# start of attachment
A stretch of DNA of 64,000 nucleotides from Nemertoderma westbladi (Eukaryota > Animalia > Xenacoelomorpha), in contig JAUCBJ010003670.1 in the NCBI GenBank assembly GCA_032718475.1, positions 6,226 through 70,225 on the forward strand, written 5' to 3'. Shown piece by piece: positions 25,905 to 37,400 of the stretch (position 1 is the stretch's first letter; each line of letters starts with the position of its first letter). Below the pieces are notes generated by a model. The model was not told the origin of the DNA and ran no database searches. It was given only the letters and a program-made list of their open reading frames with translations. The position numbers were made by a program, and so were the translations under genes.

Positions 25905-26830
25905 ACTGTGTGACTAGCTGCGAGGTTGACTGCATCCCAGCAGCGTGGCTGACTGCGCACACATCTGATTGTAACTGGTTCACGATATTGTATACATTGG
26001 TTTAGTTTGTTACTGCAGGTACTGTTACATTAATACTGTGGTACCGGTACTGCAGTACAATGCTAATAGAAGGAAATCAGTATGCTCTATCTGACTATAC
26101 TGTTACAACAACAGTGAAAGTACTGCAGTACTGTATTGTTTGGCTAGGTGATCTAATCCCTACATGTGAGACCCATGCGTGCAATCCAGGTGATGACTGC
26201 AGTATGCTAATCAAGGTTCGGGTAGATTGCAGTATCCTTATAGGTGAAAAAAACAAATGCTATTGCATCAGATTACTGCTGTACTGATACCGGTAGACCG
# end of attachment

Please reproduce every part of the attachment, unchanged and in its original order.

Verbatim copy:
A stretch of DNA of 64,000 nucleotides from Nemertoderma westbladi (Eukaryota > Animalia > Xenacoelomorpha), in contig JAUCBJ010003670.1 in the NCBI GenBank assembly GCA_032718475.1, positions 6,226 through 70,225 on the forward strand, written 5' to 3'. Shown piece by piece: positions 25,905 to 37,400 of the stretch (position 1 is the stretch's first letter; each line of letters starts with the position of its first letter). Below the pieces are notes generated by a model. The model was not told the origin of the DNA and ran no database searches. It was given only the letters and a program-made list of their open reading frames with translations. The position numbers were made by a program, and so were the translations under genes.

Positions 25905-26830
25905 ACTGTGTGACTAGCTGCGAGGTTGACTGCATCCCAGCAGCGTGGCTGACTGCGCACACATCTGATTGTAACTGGTTCACGATATTGTATACATTGG
26001 TTTAGTTTGTTACTGCAGGTACTGTTACATTAATACTGTGGTACCGGTACTGCAGTACAATGCTAATAGAAGGAAATCAGTATGCTCTATCTGACTATAC
26101 TGTTACAACAACAGTGAAAGTACTGCAGTACTGTATTGTTTGGCTAGGTGATCTAATCCCTACATGTGAGACCCATGCGTGCAATCCAGGTGATGACTGC
26201 AGTATGCTAATCAAGGTTCGGGTAGATTGCAGTATCCTTATAGGTGAAAAAAACAAATGCTATTGCATCAGATTACTGCTGTACTGATACCGGTAGACCG